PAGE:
at a fringe event at SNP conference yesterday. Mr Wishart said:
"What I believe will happen is that our government, over the course of the next few years, after this consultation, will bring forward legislation which will ensure we will have equal marriage in this country. I'm proud of that, I'm proud that this is the party that will be leading us forward, and I look forward to that new Scotland that we're trying to build."
Seeing as the Scotsman say it was hosted by Alyn Smith MEP (along with the Scottish Youth Parliament and LGBT Youth Scotland, I notice) I did what any tweeting fiend would do and check his Tweeter feed. Look what I found:
Now what the Catholic Church of Scotland may not have got is that fringe meetings at party conferences are meetings where issues are discussed. No conclusions are necessarily drawn, no policy is formed, but members will be made to think and will make the political representatives present think. What is said in a fringe meeting by a speaker is not Ex Cathedra. Indeed I have found out from people who were there that the debate from the floor did cover both sides of the debate, though the overall majority were in support of the premise of equal marriage being the outcome from the consultation.
But look again at the start of Wishart's comments it is "what I believe will happen", it is not what will happen, but what he believes will happen. Now Pete Wishart is one of those MPs within the SNP who for a long time has been pro equal marriage. It is hardly surprising that he should want to see a progressive way forward being the outcome.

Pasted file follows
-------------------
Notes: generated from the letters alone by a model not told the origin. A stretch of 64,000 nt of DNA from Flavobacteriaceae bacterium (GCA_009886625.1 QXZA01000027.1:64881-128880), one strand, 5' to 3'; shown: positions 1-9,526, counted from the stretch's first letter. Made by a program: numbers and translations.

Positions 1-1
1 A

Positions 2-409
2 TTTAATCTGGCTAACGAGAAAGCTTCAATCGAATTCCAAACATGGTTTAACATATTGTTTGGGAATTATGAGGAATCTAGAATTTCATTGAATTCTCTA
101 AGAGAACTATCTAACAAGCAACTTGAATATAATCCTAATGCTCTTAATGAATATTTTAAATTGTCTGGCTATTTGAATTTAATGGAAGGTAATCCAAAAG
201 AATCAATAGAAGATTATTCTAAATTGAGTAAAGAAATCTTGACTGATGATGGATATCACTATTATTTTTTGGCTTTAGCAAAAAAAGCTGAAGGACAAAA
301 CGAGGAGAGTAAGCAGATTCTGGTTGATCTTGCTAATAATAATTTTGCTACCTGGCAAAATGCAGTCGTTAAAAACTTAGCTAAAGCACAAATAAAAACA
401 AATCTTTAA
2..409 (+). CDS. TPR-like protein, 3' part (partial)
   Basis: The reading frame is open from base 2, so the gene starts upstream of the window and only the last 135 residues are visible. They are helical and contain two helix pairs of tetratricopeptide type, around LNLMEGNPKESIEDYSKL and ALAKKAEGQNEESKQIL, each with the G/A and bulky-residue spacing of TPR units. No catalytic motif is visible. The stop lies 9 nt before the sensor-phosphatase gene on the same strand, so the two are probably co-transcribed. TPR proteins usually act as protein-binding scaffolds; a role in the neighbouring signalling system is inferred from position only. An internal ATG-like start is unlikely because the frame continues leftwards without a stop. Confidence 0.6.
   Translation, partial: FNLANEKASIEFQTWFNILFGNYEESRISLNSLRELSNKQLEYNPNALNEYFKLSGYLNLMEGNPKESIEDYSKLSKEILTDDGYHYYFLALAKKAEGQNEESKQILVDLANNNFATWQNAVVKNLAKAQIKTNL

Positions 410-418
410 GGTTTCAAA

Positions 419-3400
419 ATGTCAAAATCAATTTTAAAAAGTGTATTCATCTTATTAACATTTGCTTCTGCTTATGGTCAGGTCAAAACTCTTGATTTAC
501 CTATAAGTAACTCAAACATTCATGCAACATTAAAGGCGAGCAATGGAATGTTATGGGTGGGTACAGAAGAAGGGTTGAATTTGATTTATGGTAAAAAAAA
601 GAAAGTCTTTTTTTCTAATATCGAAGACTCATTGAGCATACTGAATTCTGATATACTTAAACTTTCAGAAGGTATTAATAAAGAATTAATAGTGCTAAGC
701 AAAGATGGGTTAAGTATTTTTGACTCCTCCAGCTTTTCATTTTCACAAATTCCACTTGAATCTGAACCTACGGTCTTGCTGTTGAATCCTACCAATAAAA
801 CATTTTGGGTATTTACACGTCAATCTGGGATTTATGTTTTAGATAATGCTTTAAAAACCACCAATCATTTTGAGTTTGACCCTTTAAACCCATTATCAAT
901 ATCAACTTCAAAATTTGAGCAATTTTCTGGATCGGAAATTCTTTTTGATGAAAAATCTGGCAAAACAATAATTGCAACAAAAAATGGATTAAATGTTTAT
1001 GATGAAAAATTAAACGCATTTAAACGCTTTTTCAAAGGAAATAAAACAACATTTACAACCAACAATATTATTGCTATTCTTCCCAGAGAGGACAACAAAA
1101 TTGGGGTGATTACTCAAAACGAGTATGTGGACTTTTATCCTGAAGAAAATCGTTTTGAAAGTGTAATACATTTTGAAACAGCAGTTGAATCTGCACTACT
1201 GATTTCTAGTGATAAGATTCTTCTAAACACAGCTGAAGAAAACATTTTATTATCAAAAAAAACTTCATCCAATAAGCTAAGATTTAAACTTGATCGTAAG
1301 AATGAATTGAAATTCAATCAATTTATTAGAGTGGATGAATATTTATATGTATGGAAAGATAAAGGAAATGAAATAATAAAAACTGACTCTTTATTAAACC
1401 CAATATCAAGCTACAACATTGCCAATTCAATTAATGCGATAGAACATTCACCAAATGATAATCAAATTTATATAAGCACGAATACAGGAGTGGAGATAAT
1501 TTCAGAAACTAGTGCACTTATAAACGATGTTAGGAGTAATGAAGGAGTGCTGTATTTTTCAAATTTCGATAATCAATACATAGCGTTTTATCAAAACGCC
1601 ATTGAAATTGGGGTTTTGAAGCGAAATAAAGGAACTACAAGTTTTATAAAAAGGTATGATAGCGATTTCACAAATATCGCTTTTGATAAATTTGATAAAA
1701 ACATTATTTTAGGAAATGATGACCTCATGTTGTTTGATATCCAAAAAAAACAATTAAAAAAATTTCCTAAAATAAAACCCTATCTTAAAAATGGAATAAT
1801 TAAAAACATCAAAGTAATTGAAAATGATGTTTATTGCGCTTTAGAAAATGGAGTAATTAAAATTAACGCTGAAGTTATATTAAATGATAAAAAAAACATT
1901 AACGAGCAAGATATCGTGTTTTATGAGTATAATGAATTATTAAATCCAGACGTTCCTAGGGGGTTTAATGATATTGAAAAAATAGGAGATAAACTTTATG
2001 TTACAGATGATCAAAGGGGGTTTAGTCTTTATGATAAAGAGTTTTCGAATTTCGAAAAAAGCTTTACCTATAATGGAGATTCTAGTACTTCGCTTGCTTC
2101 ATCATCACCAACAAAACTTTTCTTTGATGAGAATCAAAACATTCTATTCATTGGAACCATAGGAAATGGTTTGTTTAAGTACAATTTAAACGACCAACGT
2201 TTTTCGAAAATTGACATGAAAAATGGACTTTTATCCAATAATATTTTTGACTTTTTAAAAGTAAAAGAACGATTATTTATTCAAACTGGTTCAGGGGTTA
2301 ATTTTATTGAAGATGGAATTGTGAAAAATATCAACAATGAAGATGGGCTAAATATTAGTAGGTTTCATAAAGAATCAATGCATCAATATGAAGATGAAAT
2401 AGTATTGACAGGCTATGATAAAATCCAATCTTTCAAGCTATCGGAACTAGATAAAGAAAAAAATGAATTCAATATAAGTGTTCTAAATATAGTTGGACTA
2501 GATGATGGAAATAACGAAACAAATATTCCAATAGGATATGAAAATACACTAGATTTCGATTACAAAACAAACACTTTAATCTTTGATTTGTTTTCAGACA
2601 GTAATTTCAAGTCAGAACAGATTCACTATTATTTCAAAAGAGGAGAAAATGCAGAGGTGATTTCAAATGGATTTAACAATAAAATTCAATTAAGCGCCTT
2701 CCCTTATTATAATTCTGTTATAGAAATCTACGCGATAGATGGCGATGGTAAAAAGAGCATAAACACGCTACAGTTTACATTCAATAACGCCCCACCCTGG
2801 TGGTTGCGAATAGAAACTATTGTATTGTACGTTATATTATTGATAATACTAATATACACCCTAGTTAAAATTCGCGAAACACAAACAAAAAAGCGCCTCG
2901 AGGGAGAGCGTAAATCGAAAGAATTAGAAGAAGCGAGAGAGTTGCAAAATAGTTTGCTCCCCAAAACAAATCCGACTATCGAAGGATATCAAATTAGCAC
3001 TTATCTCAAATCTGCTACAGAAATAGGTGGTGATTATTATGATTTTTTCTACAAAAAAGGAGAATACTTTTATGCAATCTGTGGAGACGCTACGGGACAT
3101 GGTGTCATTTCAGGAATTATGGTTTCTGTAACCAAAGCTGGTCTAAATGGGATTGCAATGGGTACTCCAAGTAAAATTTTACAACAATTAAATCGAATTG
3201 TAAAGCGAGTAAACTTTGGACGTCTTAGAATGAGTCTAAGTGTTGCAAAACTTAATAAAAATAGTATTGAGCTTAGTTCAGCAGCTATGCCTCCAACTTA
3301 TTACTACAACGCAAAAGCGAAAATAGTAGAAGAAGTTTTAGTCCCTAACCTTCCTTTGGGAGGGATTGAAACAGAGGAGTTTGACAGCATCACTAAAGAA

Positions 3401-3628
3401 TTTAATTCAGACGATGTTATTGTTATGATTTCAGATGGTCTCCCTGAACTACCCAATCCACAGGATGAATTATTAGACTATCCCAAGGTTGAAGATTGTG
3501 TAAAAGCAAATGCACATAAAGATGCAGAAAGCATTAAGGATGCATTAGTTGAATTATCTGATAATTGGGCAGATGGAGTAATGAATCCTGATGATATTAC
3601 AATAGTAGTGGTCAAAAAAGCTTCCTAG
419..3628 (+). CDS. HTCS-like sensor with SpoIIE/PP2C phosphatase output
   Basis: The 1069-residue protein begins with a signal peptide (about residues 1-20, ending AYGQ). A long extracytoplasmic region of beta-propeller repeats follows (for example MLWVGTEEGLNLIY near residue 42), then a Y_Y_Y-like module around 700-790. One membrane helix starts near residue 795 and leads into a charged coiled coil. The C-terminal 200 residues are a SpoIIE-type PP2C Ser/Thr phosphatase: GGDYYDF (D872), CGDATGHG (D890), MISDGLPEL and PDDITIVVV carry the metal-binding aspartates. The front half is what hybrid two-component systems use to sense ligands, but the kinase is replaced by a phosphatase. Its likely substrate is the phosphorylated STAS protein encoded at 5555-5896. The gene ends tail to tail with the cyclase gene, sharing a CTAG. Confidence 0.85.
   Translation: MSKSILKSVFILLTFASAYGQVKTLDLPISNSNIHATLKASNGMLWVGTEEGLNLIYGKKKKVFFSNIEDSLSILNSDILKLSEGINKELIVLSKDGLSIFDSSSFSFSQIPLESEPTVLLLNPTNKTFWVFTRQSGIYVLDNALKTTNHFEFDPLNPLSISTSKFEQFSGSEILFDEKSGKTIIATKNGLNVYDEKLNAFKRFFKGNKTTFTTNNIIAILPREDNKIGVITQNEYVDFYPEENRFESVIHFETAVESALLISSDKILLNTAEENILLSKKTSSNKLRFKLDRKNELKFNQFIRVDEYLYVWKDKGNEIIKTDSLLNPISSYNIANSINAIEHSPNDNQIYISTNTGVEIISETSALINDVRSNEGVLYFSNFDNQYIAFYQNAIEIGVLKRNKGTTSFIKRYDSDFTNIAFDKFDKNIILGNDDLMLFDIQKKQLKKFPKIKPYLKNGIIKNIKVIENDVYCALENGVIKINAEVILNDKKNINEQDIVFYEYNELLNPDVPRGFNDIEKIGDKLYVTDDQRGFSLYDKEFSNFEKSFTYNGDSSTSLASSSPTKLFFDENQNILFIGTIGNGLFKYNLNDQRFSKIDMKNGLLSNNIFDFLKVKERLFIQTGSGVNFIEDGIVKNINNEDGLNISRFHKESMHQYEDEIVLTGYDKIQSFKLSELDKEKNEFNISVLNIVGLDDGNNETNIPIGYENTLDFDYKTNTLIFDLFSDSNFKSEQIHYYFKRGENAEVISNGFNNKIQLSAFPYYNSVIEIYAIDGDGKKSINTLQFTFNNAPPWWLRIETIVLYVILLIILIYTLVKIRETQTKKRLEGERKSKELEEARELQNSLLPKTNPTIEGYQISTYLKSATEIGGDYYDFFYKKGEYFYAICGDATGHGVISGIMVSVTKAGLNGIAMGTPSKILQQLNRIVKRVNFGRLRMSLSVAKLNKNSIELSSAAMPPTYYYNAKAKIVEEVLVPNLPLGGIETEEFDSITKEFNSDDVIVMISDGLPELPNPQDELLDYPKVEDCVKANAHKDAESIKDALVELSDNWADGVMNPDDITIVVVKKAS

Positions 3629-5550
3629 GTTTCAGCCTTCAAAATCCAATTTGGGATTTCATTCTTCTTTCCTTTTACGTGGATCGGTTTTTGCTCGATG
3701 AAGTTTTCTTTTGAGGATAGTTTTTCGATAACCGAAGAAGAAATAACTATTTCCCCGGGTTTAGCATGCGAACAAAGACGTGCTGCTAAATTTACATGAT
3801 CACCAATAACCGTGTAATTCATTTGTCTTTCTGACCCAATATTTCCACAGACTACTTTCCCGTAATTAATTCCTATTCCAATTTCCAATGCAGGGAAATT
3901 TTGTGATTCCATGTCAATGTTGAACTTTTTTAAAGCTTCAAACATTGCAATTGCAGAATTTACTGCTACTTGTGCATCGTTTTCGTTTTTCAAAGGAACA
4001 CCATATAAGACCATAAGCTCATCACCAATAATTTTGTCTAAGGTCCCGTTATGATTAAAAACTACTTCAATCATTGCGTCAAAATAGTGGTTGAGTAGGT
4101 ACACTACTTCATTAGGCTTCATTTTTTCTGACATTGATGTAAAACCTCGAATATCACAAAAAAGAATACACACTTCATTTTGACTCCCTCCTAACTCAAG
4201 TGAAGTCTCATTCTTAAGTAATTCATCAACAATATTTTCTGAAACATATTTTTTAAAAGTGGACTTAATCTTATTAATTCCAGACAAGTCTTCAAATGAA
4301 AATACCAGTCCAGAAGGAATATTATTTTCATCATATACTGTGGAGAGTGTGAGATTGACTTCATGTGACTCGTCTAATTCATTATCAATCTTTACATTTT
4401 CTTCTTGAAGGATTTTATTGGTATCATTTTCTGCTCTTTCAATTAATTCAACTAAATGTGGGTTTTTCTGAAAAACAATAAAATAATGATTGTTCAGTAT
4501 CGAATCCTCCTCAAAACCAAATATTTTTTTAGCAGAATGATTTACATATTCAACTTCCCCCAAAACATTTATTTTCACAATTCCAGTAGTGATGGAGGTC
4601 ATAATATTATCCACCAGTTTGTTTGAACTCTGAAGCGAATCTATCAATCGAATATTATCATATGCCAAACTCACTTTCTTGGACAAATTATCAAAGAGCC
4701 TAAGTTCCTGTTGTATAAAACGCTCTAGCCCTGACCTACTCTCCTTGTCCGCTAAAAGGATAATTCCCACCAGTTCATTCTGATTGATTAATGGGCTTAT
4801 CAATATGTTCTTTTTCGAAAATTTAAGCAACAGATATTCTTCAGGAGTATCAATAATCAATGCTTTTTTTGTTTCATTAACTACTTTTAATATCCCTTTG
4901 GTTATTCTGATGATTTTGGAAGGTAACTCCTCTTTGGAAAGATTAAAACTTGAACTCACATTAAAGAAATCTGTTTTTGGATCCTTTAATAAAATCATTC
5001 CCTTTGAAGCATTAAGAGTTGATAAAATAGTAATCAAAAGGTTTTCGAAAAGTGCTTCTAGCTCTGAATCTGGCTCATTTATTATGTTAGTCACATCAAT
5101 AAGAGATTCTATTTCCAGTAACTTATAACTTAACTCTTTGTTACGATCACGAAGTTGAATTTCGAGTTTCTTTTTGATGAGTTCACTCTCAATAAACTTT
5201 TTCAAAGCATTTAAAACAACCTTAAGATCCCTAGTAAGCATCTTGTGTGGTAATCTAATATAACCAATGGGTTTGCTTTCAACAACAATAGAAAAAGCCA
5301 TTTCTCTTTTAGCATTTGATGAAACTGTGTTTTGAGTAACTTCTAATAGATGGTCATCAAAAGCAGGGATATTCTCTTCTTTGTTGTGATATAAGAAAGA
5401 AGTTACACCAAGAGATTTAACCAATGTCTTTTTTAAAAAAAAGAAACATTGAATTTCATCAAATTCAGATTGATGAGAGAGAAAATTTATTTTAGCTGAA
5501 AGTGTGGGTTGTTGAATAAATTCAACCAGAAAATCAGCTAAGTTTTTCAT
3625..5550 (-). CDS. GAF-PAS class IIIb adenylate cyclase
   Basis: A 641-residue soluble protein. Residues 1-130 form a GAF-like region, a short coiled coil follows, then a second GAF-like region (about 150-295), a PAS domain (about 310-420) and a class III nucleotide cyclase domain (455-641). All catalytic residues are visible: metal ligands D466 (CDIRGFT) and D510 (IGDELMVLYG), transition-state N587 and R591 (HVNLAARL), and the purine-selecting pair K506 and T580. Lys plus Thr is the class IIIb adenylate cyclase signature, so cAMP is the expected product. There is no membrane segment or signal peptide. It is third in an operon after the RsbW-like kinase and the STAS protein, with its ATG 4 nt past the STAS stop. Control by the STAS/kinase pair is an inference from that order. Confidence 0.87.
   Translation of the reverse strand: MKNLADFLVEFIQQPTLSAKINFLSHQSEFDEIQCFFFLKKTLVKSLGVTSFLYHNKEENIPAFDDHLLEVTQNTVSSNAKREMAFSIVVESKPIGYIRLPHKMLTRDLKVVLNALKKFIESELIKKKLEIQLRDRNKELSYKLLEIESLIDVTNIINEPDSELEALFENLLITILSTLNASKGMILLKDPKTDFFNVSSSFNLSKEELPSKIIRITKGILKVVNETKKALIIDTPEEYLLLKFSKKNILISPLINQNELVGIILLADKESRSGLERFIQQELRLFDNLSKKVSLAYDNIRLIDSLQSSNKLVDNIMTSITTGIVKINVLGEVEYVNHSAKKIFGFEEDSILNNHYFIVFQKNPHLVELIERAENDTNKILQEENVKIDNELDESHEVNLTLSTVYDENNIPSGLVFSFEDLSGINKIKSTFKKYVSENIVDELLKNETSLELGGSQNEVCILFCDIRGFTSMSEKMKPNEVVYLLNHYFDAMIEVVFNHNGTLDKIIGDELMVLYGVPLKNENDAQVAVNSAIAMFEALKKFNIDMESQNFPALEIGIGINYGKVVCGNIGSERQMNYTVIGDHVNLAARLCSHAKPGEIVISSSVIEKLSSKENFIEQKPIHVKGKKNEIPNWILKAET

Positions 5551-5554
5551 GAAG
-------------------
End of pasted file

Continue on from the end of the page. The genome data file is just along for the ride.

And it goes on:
The shouting and gnashing of teeth is over the church fearing that they will be forced to do anything. Look at John Mason's amendment which actually wasn't an amendment as there was no obligation for any faith group to carry out same-sex marriage anyway, something backed up by John Swinney.
"There will be no compulsion here, there will be no obligation. The protection is there so that no individual within the religious community will be obliged to do this.
"I think we're right to take this course of action, we're right to make it possible for religious practitioners to conduct same-sex marriages if they wish to do so. But clearly there must be no compulsion involved in any of that."
What most people want is the possibility of religious groups coming to their own conclusions within their own governance structure. Where there are same sex couples or gay individual within that faith grouping, they may ask their leaders to look at the issue, if that is they want to get married within that faith. The laws of the churches are of course up for them and cannot be dictated to, but there are faith groups that want an enabling to carry out same-sex as well as mixed sex marriage and have already said they wish to do so.